There is too much competition for certain easy-to-make drug ingredients, Ye argues. “Some compounds are made by perhaps 1,000 producers that have registered with SFDA,” he says. “With such competition, there’s no way to invest in the upgrades that will be necessary to meet SFDA requirements. So the choice will be to close or sell out.”

One of SFDA’s goals in raising quality standards is precisely to initiate a consolidation of the overcapacity-plagued Chinese pharmaceutical industry, says Solomon Matzner, a partner at Shanghai-based Redant Life Sciences. Redant works with small to medium-sized pharmaceutical and medical device companies that want to enter the Chinese market and with Chinese firms that want to expand their presence in regulated markets.

“SFDA’s objective is multifold,” he says. “Part of the reason is to make the Chinese-approved drugs more acceptable in the international market.” Drug importers in a middle-income country such as Egypt, Matzner explains, avoid Chinese products to avoid quality problems. “It has to be from Europe; it can’t be Chinese,” he says.

Another objective is to nurture a stronger, less fragmented Chinese drug industry. “The government hopes to trim the fat through a natural selection process,” Matzner says. The desired result is a perception among the Chinese public that Chinese drug manufacturers are just as good as foreign ones. At present, he notes, European-made drugs sell at a premium to Chinese-made ones in the local market.

The Chinese API manufacturers that will survive or even thrive in the impending industry shake-up, Matzner says, are those focused on higher-value products that face limited competition in China or abroad. “Companies that make low-end products that are easy to make, that have a low cost of entry—those companies will have to make dramatic investment in their facilities,” he says. Firms that decide to make the required investment will be far more careful in selecting what they make.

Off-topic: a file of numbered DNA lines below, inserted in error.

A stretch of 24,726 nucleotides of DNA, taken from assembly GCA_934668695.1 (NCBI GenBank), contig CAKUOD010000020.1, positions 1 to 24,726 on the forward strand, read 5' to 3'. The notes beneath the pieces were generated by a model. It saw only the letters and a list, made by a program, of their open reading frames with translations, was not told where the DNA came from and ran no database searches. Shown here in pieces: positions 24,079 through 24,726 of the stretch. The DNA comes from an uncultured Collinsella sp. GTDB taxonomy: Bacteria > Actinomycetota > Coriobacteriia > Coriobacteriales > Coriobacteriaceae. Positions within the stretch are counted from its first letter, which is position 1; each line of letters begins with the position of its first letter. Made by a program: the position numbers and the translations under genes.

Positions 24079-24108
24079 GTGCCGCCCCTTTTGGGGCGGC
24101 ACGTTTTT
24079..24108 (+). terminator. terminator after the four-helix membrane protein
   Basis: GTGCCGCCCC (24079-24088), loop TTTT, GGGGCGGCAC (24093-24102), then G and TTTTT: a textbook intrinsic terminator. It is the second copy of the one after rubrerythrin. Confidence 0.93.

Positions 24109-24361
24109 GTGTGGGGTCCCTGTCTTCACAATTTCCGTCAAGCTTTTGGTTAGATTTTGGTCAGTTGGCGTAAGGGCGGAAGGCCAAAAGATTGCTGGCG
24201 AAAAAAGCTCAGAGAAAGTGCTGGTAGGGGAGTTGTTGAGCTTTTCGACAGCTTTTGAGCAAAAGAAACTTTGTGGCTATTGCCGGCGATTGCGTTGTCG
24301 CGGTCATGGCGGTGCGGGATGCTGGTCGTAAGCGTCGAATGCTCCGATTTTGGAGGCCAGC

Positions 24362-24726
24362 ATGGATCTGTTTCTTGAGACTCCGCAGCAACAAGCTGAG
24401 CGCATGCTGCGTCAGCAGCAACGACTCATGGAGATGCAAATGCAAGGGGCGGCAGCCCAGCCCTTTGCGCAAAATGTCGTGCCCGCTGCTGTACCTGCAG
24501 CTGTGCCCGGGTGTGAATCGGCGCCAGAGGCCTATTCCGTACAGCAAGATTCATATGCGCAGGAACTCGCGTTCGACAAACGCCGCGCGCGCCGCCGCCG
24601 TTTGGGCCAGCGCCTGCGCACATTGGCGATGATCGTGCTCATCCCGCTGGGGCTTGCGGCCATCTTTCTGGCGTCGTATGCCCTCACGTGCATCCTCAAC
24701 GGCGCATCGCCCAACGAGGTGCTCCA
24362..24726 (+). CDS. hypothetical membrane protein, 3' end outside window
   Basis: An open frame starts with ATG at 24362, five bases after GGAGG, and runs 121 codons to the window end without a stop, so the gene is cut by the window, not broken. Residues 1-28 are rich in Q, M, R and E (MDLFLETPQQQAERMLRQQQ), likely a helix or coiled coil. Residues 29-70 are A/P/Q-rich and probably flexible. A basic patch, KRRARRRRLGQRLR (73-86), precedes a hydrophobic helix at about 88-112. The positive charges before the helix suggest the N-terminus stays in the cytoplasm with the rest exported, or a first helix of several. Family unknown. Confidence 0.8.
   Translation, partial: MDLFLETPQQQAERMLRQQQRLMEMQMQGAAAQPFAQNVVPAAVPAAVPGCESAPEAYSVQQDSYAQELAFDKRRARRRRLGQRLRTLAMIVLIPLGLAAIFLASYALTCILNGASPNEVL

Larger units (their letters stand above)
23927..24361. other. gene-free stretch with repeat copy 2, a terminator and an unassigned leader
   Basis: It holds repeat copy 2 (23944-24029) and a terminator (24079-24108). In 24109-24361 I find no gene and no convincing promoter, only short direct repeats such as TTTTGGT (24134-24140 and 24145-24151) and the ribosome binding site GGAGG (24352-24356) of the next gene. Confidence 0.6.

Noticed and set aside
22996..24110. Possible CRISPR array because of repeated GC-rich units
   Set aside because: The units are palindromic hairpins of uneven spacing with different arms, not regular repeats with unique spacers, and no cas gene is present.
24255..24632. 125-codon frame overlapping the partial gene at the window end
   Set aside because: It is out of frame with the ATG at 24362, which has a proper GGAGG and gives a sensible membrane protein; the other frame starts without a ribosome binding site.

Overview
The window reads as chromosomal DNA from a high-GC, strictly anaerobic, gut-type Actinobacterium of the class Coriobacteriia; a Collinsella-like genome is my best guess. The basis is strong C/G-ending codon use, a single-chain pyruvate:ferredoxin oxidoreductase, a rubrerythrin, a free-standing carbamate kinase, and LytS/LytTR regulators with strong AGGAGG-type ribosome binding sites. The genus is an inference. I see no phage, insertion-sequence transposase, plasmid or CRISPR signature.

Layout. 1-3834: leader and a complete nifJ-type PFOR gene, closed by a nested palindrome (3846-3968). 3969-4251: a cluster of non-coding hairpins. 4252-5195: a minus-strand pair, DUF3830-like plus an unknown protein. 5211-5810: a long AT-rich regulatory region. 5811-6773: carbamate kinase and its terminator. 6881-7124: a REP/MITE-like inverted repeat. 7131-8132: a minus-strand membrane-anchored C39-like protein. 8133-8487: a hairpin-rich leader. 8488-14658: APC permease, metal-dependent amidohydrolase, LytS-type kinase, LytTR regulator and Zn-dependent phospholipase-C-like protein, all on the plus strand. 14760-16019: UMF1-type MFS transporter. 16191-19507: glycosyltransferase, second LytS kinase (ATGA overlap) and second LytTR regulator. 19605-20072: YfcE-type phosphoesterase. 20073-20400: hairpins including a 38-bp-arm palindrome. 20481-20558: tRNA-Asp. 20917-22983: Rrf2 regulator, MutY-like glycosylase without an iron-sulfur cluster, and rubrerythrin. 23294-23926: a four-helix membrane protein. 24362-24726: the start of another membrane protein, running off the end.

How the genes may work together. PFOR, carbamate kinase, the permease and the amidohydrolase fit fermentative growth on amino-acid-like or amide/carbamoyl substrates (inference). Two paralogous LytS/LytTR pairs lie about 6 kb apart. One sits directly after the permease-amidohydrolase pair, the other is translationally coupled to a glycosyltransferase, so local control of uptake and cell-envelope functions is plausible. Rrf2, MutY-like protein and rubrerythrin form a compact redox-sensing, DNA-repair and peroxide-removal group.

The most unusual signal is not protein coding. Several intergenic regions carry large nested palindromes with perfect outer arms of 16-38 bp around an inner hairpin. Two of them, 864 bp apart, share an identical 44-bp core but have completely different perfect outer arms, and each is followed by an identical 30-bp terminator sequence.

Although the changes to China’s GMP regulations are sweeping, enforcement will not be sudden, argues Xu Xinliang, board chairman and president of Apeloa, a Chinese API exporter that boasts U.S. Food & Drug Administration and European Union approvals. Chinese manufacturers will have some time to adapt, he says. “A whole lot of companies will not disappear overnight,” he says. “SFDA will progressively apply more pressure on producers, and eventually some will be eliminated.”

Moreover, it will remain easy for certain API manufacturers to evade SFDA scrutiny. The drug agency inspects only companies that are registered pharmaceutical producers. Companies that declare themselves chemical producers will likely be able to continue producing and exporting drug ingredients to poorly regulated markets.

“This production of drugs as chemicals will continue,” Jiuzhou’s Yang says. “Unfortunately, SFDA does not monitor chemical production.”